It would need a whole new thread to list all the insane type of anarchists I have seen around here. It's hard to say which are currently the most insane. Maybe the anarchist party in Ukraine SAU, which on the one hand proposes elements of anarcho-capitalism, on the other hand, Makhnovism. But in the past there were even more insane than that.

And the pro-insurrectionalists also are usually close to the lunatic fringe.

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Aug 16 2012 19:45

Cheers MT - that's a bit clearer mate!

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Aug 16 2012 19:51

So, can somebody say something about PKK and ETA people who were in St. Immer? I've heard that PKK had lecture and that they are now "anarchists", because Appo is reading Bookchin and likes "democratic confederalism". I've actually talked with two Turkish anarchists who came to Croatia to make lecture about PKK being anarchist and having 5 million anarchists members.

akai
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Aug 16 2012 20:27

I think Croatian comrades managed to get to that so ask them.

That's really insane about PKK but at least one tendency I know is really supportive of national liberation shit and makes all those groups into anarchists, so I wouldn't be surprised.

But, you know, since there were some nut isolated cases there glorifying the anarchist movements of the 1860s in a very literal way, like advising that we return to their politics, I wouldn't be surprised if some see the national question in the same way as the ones from that time.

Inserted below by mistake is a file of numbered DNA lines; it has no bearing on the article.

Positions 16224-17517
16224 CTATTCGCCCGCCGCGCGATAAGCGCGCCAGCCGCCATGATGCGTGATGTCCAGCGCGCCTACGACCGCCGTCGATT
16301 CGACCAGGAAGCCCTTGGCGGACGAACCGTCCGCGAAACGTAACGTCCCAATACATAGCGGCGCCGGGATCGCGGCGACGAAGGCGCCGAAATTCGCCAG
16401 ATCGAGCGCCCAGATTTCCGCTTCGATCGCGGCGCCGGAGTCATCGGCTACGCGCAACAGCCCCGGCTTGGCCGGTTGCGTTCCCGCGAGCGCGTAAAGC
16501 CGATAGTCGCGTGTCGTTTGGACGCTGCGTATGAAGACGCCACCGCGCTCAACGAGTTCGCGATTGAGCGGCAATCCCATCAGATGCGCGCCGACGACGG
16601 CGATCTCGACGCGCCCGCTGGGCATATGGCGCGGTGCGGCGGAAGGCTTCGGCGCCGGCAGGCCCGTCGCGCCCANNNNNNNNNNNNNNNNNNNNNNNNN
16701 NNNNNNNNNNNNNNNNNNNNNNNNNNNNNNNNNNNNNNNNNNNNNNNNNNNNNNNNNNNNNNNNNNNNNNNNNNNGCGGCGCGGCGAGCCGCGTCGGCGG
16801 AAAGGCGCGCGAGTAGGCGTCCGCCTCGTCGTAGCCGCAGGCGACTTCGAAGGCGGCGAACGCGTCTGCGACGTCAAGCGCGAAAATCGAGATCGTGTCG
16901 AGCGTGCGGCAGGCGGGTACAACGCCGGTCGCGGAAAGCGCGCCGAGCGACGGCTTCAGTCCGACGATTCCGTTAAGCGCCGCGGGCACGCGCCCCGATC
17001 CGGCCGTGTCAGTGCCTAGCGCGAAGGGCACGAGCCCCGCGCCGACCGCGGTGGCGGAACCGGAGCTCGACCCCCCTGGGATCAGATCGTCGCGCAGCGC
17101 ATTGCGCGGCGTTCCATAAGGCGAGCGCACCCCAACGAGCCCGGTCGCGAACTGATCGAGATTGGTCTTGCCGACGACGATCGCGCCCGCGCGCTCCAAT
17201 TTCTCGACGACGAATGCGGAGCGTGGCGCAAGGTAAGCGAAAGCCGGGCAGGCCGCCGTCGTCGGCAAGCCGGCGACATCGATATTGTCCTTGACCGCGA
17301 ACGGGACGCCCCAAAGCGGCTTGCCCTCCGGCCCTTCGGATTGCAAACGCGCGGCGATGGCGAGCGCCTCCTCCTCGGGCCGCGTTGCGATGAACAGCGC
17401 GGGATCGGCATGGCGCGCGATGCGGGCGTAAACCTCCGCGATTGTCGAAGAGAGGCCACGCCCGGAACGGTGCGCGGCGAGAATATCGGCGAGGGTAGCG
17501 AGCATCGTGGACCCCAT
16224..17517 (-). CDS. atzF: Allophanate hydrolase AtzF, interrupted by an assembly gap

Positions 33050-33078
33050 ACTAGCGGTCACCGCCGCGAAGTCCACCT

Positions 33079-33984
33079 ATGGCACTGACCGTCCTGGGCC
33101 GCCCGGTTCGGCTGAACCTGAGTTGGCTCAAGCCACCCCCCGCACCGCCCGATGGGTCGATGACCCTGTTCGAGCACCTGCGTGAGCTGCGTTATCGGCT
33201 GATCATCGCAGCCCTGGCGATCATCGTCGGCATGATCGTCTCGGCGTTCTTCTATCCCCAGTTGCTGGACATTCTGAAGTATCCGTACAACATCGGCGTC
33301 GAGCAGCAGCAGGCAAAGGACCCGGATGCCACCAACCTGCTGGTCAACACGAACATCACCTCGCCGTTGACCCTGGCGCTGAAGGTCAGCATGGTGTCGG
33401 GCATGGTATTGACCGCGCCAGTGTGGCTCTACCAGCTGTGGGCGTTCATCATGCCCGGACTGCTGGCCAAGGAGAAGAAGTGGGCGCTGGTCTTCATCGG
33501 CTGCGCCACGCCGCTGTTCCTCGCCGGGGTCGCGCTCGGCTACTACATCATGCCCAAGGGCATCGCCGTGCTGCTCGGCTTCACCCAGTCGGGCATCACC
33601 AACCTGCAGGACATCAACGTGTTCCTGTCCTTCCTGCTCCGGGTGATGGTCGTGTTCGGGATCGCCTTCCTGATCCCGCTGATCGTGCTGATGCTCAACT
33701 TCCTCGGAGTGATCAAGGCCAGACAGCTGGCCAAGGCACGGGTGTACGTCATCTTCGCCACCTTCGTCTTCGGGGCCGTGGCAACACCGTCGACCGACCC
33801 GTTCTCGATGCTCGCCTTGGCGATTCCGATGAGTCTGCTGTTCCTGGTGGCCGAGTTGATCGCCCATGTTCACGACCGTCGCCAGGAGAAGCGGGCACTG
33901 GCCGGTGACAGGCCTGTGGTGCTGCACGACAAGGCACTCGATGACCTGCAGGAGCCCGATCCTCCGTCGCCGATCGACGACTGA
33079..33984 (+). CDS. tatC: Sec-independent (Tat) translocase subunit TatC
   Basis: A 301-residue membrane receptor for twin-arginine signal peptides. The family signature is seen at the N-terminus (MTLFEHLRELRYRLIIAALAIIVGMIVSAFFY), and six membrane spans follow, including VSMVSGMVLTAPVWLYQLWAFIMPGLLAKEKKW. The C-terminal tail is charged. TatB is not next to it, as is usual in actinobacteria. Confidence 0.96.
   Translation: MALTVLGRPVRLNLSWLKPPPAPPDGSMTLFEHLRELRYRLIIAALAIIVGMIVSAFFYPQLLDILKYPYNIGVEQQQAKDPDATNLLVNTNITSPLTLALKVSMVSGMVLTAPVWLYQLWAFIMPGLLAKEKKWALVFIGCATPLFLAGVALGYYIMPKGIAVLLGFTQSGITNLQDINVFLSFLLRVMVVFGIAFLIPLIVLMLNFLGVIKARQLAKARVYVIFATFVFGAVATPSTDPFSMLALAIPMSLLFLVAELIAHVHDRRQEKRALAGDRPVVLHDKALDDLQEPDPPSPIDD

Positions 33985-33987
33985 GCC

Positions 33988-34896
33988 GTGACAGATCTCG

Not joking.

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Aug 16 2012 20:39

I've mentioned that I was on lecture by 3 Turkish anarchists who talked in support of national liberation struggle of Kurdish people and PKK organised in Zagreb by MASA (here's source so that people don't call me sectarian for being just internationalist: http://masa-hr.org/content/demokratski-konfederalizam-u-kurdistanu). Also, in Zagreb there were series of lectures on direct democracy and some comrades talked about "democratic confederalism" in Kurdistan based on that lecture. I've confronted them there with informations I've got from member of Turkish section of ICC. So, those Turkish anarchists claimed that PKK switched to anarchism, that it has 5 million anarchist members, that they are not advocating national state, but "democratic confederalism" which is anarchist concept and of course, there were bunch of fairy tales about some kind of PKK's communes for abused women, about villages which are run on direct democracy and similar bollocks. Documents which ICC comrade provided me about this "democratic confederalism" clearly show that this is nothing but a nationalist project of creation nation state, of course, run by Kurdish bourgeoisie. But yeah, PKK is anarchist.

So, I really don't have to ask comrades from MASA about PKK, cause I know their position. What I'm more interested is what were these nationalist ***** doing there in the first place? Who did gave them place for preaching their crap etc... Bloody hell... PKK haha

akai
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Aug 16 2012 21:04

Well, crazy ideas about anarchism. Nothing one can say except that municipal libertarians and anarcho-national-populists really are silly fucks.

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Aug 16 2012 21:07

Well, I couldn't agree more smile

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Aug 16 2012 21:54